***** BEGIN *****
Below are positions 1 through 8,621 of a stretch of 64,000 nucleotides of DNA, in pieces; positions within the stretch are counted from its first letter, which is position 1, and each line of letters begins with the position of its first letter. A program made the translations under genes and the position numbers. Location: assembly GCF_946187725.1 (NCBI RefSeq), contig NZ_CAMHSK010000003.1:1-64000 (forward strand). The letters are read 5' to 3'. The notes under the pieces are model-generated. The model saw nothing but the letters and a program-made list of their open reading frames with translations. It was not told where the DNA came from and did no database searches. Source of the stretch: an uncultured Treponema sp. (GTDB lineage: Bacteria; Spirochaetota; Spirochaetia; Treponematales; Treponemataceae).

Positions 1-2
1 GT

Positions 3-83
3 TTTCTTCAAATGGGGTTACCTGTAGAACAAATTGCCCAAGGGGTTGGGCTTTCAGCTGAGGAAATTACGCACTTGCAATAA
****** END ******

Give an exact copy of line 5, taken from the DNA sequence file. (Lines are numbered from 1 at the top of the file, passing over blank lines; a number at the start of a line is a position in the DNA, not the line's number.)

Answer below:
3 TTTCTTCAAATGGGGTTACCTGTAGAACAAATTGCCCAAGGGGTTGGGCTTTCAGCTGAGGAAATTACGCACTTGCAATAA